Left, Right, and In Between
Through a single amp, the SplatterBlaster sums both fuzzes in mono. But flick the stereo switch, and each effect gets routed to its own output for feeding two amps or a stereo-compatible amp modeler. Another wrinkle is a phase-reverse switch, to flip the polarity of one circuit. Depending on your settings, this can provide subtle variation or radically altered tones. Clip 4 demonstrates the stereo configuration. (I used a small, clean-toned combo amp for the first three clips and an amp modeler for the remaining clips—including the stereo clip.)
Saving the Low for Last
I expected the SplatterBlaster to sound good on bass, given the Blaster’s extra bass control, its ability to blend clean and distorted signals, and the fact that a less dynamic fuzz can be a good thing for bass tones. But “good” doesn’t begin to describe the results. It’s more like “devastating.” SplatterBlaster may be my fave bass fuzz ever. Clip 5 demos stereo bass sounds. Clip 6 features the same performance, but mixed to mono. Damn.
By the way, the SplatterBlaster runs on standard 9-volt power supplies. It has no battery compartment.
If the SplatterBlaster simply offered two great fuzzes in one box, it would be an attractive pedal. But its ability to mix and stereo-ize the fuzzes and blend them with clean signal unlocks a world of compelling crunch tones. The pedal is equally potent on guitar and bass. It’s well made, with enclosure-mounted jacks and classy metal knobs. And with two discrete effects, plus many ways to combine them, it’s fairly priced at $299.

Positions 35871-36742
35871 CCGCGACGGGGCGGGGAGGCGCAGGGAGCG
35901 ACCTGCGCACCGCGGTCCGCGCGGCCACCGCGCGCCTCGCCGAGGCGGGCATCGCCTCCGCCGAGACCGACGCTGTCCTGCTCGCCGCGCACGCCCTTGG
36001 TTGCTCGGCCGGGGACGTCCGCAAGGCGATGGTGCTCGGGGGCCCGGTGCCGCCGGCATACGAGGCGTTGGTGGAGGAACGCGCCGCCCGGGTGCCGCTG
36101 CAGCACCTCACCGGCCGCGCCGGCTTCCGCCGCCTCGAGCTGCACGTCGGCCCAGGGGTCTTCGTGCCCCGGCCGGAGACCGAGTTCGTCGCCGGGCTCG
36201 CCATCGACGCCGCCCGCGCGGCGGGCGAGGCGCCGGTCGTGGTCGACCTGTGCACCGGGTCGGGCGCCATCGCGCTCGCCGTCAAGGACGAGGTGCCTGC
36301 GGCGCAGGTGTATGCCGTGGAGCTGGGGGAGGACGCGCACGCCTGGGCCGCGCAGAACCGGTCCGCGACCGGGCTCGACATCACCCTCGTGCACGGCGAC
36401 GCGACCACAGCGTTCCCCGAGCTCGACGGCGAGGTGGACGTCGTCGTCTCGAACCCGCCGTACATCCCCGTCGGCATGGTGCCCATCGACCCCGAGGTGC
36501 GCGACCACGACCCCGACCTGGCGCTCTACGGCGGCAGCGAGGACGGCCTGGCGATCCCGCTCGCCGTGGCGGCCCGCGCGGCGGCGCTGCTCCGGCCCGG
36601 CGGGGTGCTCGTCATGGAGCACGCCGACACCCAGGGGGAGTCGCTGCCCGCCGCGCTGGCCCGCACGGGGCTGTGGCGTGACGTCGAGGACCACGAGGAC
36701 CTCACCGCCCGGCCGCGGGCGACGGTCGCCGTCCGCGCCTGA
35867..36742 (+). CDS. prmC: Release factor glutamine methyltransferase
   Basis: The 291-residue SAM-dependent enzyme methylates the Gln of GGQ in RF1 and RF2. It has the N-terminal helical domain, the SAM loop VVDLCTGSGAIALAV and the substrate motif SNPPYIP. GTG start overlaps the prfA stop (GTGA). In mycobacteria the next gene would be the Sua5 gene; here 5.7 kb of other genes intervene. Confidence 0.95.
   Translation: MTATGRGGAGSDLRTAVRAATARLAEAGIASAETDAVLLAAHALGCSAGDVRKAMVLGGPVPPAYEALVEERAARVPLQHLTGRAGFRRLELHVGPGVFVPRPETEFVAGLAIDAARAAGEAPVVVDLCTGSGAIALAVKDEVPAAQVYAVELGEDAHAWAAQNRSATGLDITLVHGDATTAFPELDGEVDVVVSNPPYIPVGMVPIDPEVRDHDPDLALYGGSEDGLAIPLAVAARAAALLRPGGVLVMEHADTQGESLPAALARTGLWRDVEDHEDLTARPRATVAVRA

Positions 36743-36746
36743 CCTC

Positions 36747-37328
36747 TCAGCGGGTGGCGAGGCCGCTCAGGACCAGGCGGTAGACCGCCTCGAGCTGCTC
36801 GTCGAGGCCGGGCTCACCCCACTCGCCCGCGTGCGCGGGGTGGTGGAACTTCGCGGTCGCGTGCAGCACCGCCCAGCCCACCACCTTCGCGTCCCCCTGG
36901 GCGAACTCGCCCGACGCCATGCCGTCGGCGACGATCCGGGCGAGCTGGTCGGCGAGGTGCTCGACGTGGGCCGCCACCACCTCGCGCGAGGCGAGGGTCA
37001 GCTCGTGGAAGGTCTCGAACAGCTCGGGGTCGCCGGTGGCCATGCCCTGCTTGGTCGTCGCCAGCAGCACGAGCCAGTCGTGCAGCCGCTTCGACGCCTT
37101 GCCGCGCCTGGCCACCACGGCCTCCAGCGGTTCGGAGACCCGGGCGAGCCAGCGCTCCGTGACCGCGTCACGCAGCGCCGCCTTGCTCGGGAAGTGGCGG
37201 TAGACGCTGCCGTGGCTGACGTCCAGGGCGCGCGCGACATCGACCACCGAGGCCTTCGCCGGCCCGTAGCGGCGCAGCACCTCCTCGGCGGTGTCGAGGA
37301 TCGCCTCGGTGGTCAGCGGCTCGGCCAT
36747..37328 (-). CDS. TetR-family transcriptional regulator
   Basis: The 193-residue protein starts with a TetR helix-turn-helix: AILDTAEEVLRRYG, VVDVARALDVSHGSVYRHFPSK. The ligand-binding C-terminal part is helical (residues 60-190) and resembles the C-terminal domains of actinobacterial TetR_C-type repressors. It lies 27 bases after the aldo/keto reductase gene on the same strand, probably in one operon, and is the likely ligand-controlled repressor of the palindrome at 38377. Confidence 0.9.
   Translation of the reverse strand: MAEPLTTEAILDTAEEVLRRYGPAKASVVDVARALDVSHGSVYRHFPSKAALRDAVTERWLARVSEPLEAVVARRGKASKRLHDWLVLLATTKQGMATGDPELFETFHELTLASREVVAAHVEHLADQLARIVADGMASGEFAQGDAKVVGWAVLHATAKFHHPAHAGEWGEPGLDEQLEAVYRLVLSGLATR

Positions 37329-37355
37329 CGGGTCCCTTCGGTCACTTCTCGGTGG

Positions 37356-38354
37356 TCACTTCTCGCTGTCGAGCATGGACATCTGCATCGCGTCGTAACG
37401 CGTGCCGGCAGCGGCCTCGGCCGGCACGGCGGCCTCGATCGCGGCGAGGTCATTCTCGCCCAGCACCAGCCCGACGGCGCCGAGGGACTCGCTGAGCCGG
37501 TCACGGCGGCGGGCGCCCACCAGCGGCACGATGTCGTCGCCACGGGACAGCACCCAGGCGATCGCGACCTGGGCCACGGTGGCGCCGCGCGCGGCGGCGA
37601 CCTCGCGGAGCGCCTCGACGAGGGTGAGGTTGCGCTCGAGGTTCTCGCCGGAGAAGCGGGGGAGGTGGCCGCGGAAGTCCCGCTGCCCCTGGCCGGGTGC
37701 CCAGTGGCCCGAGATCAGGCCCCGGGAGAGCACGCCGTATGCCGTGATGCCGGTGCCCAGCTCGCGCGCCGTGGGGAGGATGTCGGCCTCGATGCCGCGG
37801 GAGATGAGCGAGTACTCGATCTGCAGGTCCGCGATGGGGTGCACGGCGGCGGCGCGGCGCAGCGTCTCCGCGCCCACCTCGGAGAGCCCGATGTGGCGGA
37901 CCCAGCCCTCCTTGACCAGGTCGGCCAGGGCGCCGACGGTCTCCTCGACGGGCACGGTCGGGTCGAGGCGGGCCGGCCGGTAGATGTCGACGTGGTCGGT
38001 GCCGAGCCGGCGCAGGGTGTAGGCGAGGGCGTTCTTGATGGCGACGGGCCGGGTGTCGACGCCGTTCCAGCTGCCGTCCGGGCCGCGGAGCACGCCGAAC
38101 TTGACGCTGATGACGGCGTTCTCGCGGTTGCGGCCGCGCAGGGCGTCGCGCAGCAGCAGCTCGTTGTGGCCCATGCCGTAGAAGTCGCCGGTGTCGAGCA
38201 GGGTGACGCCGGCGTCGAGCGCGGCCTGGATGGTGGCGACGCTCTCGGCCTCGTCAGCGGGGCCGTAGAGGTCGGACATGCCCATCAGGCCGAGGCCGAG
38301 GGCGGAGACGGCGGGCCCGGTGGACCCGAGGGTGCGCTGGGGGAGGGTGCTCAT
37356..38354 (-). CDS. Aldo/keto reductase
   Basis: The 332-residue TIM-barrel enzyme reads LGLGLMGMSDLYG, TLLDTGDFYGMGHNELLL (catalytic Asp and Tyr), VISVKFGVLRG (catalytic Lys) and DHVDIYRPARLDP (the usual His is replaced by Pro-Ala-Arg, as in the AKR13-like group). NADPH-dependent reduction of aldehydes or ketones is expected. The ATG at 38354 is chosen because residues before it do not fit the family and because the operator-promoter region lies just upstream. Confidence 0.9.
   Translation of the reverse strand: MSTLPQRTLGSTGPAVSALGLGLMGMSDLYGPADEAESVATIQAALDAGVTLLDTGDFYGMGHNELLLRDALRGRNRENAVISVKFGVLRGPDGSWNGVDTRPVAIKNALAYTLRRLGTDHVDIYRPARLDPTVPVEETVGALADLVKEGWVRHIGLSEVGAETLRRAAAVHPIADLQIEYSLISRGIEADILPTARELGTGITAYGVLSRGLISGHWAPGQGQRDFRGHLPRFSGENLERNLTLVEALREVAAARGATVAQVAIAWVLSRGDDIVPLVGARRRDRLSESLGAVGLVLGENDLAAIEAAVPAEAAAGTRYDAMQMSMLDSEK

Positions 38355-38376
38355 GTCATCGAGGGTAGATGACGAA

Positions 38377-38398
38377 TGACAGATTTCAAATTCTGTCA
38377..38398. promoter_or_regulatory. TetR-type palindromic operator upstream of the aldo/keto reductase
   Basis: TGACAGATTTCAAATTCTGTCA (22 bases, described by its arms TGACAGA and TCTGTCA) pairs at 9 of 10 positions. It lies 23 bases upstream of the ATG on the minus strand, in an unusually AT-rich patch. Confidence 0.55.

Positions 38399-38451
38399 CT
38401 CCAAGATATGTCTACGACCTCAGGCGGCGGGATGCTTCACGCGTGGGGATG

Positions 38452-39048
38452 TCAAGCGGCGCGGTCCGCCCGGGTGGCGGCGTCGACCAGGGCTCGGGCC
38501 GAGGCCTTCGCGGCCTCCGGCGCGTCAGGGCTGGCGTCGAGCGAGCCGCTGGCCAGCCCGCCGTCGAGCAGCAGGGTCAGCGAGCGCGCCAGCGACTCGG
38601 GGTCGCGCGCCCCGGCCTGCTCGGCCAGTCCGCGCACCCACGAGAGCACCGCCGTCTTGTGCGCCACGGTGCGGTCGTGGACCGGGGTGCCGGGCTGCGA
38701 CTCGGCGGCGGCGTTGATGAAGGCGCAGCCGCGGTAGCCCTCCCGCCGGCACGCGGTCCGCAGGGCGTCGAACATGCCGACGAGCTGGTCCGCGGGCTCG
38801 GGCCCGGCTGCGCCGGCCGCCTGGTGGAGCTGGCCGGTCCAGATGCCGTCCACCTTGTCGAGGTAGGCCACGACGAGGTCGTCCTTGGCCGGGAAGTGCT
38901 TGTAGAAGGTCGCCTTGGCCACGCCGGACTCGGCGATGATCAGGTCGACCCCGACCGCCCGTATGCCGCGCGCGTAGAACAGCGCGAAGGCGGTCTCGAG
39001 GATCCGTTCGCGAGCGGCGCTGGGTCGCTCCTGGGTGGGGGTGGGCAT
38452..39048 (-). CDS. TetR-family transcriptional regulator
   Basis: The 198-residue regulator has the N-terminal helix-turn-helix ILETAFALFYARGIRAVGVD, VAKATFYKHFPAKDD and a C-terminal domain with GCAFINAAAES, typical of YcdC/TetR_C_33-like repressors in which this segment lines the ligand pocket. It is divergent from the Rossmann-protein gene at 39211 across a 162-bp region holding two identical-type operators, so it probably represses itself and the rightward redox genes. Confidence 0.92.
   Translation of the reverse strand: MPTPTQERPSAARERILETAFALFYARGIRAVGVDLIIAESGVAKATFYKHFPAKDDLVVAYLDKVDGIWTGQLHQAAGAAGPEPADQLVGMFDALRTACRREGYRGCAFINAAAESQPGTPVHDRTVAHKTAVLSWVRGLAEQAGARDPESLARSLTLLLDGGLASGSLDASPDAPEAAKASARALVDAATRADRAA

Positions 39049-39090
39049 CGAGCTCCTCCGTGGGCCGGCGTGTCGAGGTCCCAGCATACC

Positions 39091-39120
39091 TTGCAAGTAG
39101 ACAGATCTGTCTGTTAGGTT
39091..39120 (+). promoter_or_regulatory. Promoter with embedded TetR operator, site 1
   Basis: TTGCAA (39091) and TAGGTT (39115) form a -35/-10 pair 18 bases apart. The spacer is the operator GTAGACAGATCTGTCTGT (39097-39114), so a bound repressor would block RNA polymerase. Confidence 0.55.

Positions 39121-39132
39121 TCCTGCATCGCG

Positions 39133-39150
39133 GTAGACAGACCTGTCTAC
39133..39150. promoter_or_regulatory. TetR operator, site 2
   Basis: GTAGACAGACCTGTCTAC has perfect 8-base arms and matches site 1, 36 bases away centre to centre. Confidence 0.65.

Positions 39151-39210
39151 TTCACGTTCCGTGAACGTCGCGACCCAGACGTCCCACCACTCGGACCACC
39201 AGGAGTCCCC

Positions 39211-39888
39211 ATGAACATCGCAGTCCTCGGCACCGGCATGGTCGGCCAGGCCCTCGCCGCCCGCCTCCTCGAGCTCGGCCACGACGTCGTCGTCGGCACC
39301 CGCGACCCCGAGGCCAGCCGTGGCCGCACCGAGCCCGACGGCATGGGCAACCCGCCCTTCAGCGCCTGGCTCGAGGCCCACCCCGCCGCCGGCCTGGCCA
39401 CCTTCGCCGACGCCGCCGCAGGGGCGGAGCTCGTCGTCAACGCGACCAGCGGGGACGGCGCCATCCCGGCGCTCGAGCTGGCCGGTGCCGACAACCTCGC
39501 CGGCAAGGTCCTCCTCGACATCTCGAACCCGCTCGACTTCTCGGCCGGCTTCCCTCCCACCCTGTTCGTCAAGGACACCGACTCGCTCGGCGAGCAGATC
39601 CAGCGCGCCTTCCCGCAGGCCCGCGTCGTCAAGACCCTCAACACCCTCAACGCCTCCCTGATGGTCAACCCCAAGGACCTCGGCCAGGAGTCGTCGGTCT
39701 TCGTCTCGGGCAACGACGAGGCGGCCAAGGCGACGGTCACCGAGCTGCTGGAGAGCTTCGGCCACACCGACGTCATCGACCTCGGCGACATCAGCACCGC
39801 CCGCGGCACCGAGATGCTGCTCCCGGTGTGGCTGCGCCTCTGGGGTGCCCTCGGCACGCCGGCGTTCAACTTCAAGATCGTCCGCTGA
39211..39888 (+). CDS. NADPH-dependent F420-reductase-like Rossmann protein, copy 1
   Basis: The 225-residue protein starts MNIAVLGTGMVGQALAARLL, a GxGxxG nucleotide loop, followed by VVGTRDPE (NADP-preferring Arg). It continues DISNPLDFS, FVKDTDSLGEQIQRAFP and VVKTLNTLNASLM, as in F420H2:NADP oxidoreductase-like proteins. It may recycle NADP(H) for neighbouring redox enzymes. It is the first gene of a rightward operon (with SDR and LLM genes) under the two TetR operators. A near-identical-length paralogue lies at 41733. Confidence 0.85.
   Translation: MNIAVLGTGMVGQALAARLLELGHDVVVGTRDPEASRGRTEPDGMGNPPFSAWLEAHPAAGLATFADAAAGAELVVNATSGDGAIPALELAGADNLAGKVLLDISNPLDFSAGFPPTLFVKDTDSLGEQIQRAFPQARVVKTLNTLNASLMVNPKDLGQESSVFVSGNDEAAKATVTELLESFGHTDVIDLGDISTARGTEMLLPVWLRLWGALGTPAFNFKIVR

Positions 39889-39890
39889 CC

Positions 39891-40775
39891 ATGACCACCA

Watch the First Look:
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Created in collaboration with legendary guitarist George Lynch of Dokken and Lynch Mob fame, the Mr.Scary Mod adds an adjustable tube gain stage and an onboard Deep control, which together are designed to enable an amp to have increased sustain while still retaining note definition and dynamics.
LegendaryTones, LLC today announced production availability of its new Mr. Scary Mod, a 100% pure tube module designed to instantly and easily expand the capabilities of many classic amplifiers with additional gain and tone shaping. Created in collaboration with legendary guitarist George Lynch of Dokken and Lynch Mob fame, the Mr.Scary Mod adds an adjustable tube gain stage and an onboard Deep control, which together are designed to enable an amp to have increased sustain while still retaining note definition and dynamics.
Originally released as the Lynch Mod in February 2021, the updated Mr. Scary Mod features the same core circuit as the Lynch Mod but is now equipped with a revised tube mix combo per George’s preference as well as a facelift in a newly redesigned electro-galvanized steel enclosure. As with the Lynch Mod, each run will be limited and the first run in Pumpkin Orange with Black hardware is limited to just 150 pieces worldwide.